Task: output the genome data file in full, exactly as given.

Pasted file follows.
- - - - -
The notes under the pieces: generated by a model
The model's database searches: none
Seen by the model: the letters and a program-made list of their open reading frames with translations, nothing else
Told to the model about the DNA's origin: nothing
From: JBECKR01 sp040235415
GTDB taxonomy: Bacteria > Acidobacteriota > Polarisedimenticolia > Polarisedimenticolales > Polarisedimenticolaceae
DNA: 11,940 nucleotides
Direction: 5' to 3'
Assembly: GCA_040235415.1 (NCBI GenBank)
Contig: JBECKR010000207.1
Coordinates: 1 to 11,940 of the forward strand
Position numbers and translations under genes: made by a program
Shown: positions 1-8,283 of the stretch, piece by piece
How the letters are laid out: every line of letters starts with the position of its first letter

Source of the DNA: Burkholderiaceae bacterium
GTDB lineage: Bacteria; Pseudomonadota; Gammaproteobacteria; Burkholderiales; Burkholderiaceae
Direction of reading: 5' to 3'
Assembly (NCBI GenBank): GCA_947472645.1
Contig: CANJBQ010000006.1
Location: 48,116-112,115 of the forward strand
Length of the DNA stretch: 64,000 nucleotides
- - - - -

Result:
The notes under the pieces: generated by a model
The model's database searches: none
Seen by the model: the letters and a program-made list of their open reading frames with translations, nothing else
Told to the model about the DNA's origin: nothing
From: JBECKR01 sp040235415
GTDB taxonomy: Bacteria > Acidobacteriota > Polarisedimenticolia > Polarisedimenticolales > Polarisedimenticolaceae
DNA: 11,940 nucleotides
Direction: 5' to 3'
Assembly: GCA_040235415.1 (NCBI GenBank)
Contig: JBECKR010000207.1
Coordinates: 1 to 11,940 of the forward strand
Position numbers and translations under genes: made by a program
Shown: positions 1-8,283 of the stretch, piece by piece
How the letters are laid out: every line of letters starts with the position of its first letter

Source of the DNA: Burkholderiaceae bacterium
GTDB lineage: Bacteria; Pseudomonadota; Gammaproteobacteria; Burkholderiales; Burkholderiaceae
Direction of reading: 5' to 3'
Assembly (NCBI GenBank): GCA_947472645.1
Contig: CANJBQ010000006.1
Location: 48,116-112,115 of the forward strand
Length of the DNA stretch: 64,000 nucleotides